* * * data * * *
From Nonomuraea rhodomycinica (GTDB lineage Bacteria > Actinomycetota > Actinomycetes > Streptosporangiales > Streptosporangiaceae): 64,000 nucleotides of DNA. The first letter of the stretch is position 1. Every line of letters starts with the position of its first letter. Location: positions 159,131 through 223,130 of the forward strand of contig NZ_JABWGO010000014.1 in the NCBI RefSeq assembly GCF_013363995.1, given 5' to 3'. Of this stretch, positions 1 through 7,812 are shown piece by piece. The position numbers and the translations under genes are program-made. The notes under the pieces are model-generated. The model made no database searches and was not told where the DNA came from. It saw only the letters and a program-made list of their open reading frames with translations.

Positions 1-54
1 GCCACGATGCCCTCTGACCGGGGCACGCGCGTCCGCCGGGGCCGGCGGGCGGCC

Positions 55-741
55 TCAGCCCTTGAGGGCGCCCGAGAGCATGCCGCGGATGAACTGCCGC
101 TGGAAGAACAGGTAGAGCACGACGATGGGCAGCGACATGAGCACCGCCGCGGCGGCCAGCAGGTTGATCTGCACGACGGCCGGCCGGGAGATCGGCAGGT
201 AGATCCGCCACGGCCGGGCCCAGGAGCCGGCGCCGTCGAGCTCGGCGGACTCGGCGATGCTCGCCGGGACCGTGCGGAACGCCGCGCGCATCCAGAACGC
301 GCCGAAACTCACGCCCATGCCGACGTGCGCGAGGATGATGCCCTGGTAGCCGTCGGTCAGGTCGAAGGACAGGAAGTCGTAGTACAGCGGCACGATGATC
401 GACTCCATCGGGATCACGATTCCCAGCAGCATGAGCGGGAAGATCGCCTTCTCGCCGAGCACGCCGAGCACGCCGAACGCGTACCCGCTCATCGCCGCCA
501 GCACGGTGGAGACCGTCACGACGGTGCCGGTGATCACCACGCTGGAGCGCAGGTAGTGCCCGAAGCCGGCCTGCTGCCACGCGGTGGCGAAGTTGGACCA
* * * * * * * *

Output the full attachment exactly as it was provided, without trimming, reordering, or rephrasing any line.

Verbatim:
From Nonomuraea rhodomycinica (GTDB lineage Bacteria > Actinomycetota > Actinomycetes > Streptosporangiales > Streptosporangiaceae): 64,000 nucleotides of DNA. The first letter of the stretch is position 1. Every line of letters starts with the position of its first letter. Location: positions 159,131 through 223,130 of the forward strand of contig NZ_JABWGO010000014.1 in the NCBI RefSeq assembly GCF_013363995.1, given 5' to 3'. Of this stretch, positions 1 through 7,812 are shown piece by piece. The position numbers and the translations under genes are program-made. The notes under the pieces are model-generated. The model made no database searches and was not told where the DNA came from. It saw only the letters and a program-made list of their open reading frames with translations.

Positions 1-54
1 GCCACGATGCCCTCTGACCGGGGCACGCGCGTCCGCCGGGGCCGGCGGGCGGCC

Positions 55-741
55 TCAGCCCTTGAGGGCGCCCGAGAGCATGCCGCGGATGAACTGCCGC
101 TGGAAGAACAGGTAGAGCACGACGATGGGCAGCGACATGAGCACCGCCGCGGCGGCCAGCAGGTTGATCTGCACGACGGCCGGCCGGGAGATCGGCAGGT
201 AGATCCGCCACGGCCGGGCCCAGGAGCCGGCGCCGTCGAGCTCGGCGGACTCGGCGATGCTCGCCGGGACCGTGCGGAACGCCGCGCGCATCCAGAACGC
301 GCCGAAACTCACGCCCATGCCGACGTGCGCGAGGATGATGCCCTGGTAGCCGTCGGTCAGGTCGAAGGACAGGAAGTCGTAGTACAGCGGCACGATGATC
401 GACTCCATCGGGATCACGATTCCCAGCAGCATGAGCGGGAAGATCGCCTTCTCGCCGAGCACGCCGAGCACGCCGAACGCGTACCCGCTCATCGCCGCCA
501 GCACGGTGGAGACCGTCACGACGGTGCCGGTGATCACCACGCTGGAGCGCAGGTAGTGCCCGAAGCCGGCCTGCTGCCACGCGGTGGCGAAGTTGGACCA